Local governments were required to develop detailed plans on how they planned to handle growth, how they planned to map land uses and how they planned to pay for it.

Unfortunately, the landmark 1985 legislation has been weakened and is gradually taking us back to the days when new development was allowed anywhere, any time.

The agency in charge of overseeing growth plans is now powerless to crack down on overly permissive local government planning decisions in rare instances when they actually have something substantive to say, thanks to legislation has whittled away at earlier growth-management regulations. Legislators have also practically eliminated what kinds of megadevelopments that are classified as developments of regional impact. The list goes on.

A time-honored, though sometimes controversial way to make growth pay its way was to impose impact fees so that local officials would have the money to build schools and parks, widen roads and do other work that a growing population needs and often demands.

This year the Florida Legislature is trying to weaken this fiscally responsible approach to growth management via SB 750 and HB 337.

Most of the legislation’s provisions contain provisions that’s actually already required, such as that there has to be some logical connection between the amount of impact fees local governments charge and what it costs to keep up with the demand growth places on public infrastructure and that the money collected has to be properly accounted for.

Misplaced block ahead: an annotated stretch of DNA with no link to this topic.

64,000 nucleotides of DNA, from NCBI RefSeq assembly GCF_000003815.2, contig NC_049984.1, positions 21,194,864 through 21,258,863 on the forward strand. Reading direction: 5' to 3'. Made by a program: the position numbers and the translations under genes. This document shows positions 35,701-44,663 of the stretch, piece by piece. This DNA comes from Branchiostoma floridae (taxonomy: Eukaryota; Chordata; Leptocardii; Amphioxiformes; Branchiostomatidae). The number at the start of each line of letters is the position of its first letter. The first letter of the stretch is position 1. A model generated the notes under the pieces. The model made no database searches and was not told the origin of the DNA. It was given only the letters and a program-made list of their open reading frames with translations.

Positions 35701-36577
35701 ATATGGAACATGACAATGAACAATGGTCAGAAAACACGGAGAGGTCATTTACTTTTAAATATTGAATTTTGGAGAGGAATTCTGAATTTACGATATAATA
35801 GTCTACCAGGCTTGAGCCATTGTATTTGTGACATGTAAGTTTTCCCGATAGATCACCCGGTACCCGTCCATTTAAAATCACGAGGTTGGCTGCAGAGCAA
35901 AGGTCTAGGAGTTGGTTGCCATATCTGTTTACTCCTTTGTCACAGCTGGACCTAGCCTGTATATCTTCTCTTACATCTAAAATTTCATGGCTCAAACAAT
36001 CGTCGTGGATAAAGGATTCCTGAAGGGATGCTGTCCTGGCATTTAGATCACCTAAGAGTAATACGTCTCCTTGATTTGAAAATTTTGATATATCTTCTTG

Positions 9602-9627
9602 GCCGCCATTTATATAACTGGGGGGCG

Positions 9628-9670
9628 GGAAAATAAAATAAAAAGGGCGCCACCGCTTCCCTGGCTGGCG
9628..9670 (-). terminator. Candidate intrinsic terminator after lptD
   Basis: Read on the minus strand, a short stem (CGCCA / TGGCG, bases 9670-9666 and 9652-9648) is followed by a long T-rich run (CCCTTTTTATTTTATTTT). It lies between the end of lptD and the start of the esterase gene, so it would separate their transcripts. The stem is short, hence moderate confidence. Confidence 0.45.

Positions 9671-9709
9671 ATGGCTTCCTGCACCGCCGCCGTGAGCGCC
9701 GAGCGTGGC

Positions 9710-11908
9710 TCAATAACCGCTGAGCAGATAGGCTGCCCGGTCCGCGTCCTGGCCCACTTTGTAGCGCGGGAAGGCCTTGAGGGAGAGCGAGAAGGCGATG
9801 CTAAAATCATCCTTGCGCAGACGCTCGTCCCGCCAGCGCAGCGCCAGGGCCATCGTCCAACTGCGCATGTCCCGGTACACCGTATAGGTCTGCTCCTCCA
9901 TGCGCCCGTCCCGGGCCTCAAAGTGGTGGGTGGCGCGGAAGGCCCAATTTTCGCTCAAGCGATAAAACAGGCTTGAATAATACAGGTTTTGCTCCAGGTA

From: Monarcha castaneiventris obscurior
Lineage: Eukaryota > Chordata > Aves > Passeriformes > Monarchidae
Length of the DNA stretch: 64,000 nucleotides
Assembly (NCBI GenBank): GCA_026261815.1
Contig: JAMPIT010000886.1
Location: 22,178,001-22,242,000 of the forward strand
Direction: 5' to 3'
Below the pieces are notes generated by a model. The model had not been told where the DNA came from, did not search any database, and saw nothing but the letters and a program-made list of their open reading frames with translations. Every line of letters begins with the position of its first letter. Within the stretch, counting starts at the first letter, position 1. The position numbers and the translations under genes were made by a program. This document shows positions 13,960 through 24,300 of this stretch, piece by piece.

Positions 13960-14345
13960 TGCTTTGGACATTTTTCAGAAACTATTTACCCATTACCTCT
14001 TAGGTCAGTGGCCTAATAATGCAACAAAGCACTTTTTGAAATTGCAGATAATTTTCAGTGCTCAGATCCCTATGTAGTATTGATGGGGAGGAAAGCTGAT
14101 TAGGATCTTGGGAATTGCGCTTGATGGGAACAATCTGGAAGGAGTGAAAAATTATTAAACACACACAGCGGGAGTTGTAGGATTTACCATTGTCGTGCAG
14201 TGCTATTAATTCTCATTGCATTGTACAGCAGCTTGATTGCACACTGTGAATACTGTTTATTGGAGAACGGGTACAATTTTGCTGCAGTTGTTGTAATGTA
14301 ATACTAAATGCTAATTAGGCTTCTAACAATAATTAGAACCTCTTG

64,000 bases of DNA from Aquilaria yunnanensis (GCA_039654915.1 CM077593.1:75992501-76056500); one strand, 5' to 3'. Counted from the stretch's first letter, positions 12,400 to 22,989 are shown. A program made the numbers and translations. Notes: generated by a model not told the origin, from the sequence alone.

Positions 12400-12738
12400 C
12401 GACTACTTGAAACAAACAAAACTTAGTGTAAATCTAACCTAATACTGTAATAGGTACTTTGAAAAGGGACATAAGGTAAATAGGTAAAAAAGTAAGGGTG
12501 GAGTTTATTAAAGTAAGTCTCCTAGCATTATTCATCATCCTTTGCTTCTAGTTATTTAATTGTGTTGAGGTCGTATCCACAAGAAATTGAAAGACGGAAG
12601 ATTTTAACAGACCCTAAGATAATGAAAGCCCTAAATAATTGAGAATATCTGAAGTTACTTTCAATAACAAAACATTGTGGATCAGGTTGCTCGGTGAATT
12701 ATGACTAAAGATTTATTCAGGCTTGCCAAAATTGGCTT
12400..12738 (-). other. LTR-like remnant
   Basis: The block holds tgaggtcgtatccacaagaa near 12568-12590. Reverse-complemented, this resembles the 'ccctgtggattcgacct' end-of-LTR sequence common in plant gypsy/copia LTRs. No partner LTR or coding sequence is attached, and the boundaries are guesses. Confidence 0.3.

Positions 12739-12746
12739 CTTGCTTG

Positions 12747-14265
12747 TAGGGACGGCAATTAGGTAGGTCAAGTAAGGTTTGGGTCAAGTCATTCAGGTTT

What is new is a provision that limits how governments can spend the money that introduce some inconsistency into the process.

For instance, they can’t use impact fees to buy land for schools or road-widenings, but they can use impact fees to buy land and vehicles for public safety facilities. The staff analysis doesn’t explain the discrepancy.

In addition, the legislation proposes to limit how much impact fees can increase, regardless of the justification, though the two bills differ in what those limits should be.

The result of these restrictions will be either more congested traffic and crowded classrooms or taxpayer subsidies for developers.

Tell your legislators this is a bad idea.

 

 

 

 

It’s Time To Retire The “First Environmentalist” Cliche

During a House committee hearing this week, Sierra Club lobbyist Dave Cullen opposed a measure that would prevent local governments from enacting policies designed to reduce climate change by restricting fossil fuels.

Bill sponsor Josie Tomkow, who lives on a family ranch in northern Polk County, responded that living on a ranch makes here “an original environmentalist,” supposedly implying no one should lecture her on the environmental demerits of her proposed legislation.

This is a variant of the sometimes quoted cliché that states “farmers were the first environmentalists.”

I have no idea who first came up with this talking point.